Sheltered from costs

Catawba County officials say the area’s municipalities won’t have to help pay for the county’s new animal shelter, contrary to original plans.

The county originally planned for the area’s six municipalities to help pay off the debt service on the new animal shelter, a planned $3.5 million facility expected to open by the end of 2013.

The current animal shelter, which was built in 1985, is about 200 percent over capacity and has a host of issues, ranging from limited isolation areas to lack of space — issues that can easily lead to disease for animals.

County officials recently changed initial plans to make the area’s municipalities pay for a portion of the debt service on the new animal shelter, a portion that would have cost cities like Newton, for instance, up to $27,308 extra annually for 15 years.

Bryan Blanton, Catawba County’s emergency services director and interim director of the animal shelter, said the decision to change the funding plan stemmed from evaluating the long-term impact it would have on municipalities.

“I think it was decided after looking at all of the collaborative efforts with the municipalities,” Blanton said. “When we expanded last time, the municipalities helped pay that cost for the quarantine building, but we’re just going to pick up that debt service this time.”

Each year, all of Catawba County’s municipalities pay a fee to use the county’s animal shelter. The fee, which is paid to the county as part of an annual contract, is based on the population size of each city or town. Newton, for instance, pays about $36,736 to the county each year to use the shelter, while a smaller city, such as Claremont, pays about $3,000.

In addition to the usage fee, some municipalities also contract with the county each year for animal control services.

City and town managers agree, however, that an additional, proportionate debt service fee would have been hard to swallow during already-parched budget times.

“If the county was going to hold strong on the debt service, we were going to have to take a long-term look at it. It could have been something we had to possibly back out of,” said Claremont City Manager Doug Barrick. “The county felt like they needed to upgrade their facility, but we’ve always supported the operations, not the debt service.”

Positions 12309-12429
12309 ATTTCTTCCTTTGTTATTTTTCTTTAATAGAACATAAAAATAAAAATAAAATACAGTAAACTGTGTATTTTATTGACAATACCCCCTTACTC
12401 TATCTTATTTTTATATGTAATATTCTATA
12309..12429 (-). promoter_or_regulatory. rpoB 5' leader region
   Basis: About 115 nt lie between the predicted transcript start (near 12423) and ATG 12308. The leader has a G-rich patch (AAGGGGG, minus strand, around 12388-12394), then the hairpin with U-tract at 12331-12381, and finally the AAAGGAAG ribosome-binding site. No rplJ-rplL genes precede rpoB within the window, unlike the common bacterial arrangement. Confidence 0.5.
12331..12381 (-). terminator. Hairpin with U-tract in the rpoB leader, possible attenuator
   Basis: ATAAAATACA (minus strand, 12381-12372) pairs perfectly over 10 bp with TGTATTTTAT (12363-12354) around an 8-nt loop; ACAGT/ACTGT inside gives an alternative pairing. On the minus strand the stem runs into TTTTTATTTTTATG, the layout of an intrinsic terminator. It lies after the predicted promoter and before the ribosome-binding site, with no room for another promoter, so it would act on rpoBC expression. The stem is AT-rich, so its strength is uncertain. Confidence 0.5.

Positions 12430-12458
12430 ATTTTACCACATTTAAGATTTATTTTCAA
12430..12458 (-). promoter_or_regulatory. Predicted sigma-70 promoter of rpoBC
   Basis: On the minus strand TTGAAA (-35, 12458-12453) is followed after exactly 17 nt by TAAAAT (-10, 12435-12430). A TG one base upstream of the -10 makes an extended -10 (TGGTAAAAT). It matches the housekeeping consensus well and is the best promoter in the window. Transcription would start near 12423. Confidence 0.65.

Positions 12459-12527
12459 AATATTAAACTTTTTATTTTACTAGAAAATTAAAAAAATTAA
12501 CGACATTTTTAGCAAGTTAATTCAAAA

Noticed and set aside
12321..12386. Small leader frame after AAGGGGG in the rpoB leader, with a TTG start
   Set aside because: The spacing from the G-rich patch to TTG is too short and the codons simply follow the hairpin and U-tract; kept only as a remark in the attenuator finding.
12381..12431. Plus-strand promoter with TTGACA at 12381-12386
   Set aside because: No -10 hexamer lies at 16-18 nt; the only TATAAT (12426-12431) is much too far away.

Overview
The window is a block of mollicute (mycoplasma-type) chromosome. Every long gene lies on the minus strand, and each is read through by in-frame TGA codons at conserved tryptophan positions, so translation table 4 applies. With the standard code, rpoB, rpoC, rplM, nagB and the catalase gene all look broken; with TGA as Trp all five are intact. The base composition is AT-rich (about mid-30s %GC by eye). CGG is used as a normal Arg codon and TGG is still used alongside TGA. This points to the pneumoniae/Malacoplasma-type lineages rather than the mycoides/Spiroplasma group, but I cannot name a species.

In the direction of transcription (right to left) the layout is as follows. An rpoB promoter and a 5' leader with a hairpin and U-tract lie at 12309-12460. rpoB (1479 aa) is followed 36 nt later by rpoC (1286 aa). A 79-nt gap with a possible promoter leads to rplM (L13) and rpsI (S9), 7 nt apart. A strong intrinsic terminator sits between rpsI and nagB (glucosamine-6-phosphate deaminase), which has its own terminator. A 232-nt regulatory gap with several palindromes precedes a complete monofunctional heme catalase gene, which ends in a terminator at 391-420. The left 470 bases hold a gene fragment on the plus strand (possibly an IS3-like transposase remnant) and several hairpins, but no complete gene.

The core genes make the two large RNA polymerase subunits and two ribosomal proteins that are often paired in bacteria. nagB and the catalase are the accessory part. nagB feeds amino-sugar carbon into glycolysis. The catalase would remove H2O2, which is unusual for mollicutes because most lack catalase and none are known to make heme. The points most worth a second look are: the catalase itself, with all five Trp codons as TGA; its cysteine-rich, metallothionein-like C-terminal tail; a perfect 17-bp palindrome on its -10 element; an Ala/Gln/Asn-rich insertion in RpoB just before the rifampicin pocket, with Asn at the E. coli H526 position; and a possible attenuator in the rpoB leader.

After “positive” communication between both sides, the county agreed to pay for the debt service, and municipal leaders agreed to continue to support the shelter through usage fees. At this point, Blanton said he doesn’t anticipate the usage fees to increase.

Newton City Manager Todd Clark said the shelter is in desperate need of replacement, but agrees that the debt service would have heavily impacted the city. Had the county stuck with its original plan, Newton would have had to fork out an additional $27,308 each year in debt service. That amount would have brought Newton’s total annual cost to the county to $64,044 for animal control costs, which doesn’t include the $44,748 Newton pays each year for its own animal control officer.

“There’s no question there needs to be something done with the facility. There were some things we did agree that we also needed to look at,” Clark said. “We all agreed that we need to do a better job of educating our citizens about spay/neuter. When we are successful at that, we are keeping costs down for the shelter.”

Newton announced a partnership with the Humane Society of Catawba County in February in an attempt to better control its pet and feral animal population.

Clark said he is hopeful the collaboration will increase awareness for spay/neuter services and thus, lower the number of animals sent to the shelter.

“I would like to pursue ways for us to do a spay/neuter clinic here,” Clark said. “As much awareness as we can bring will always be for the better.”

Conover City Manager Donald Duncan agreed.

Duncan said the county has done a good job managing the animal shelter over the years, and the facility is now in need of an upgrade.

"Having a facility to control the animal population and spread of disease is a very good thing," Duncan said.

"Our goal should be to have an adequate facility and have an ongoing active program to have a good animal control policy."

Plans for new shelter
The new shelter, which will be located behind the Catawba County Justice Center in Newton, will have separate entrances for citizens seeking to adopt and those seeking to surrender an animal — something Blanton said should cut down on the spread of disease.

The kennel runs will also receive an upgrade in the new facility to improve safety for shelter workers.

Currently, shelter workers must handle dogs and cats each of the three times daily that they clean the facility.

However, the new shelter will have a “trap-door” style kennel run that will allow workers to move the animals outside of a living space without actually handling the dog or cat, Blanton said.

The ultimate improvement is more space. The new shelter will provide space for up to 38 adoptable dogs and 56 adoptable cats, compared to the space for 15 dogs and 10 cats currently.

Blanton said the county has an architect working on the schematic design of the building.

“We have seen the schematic design and architects are in the point where they are doing the construction documents, and we anticipate seeing them fairly soon,” Blanton said.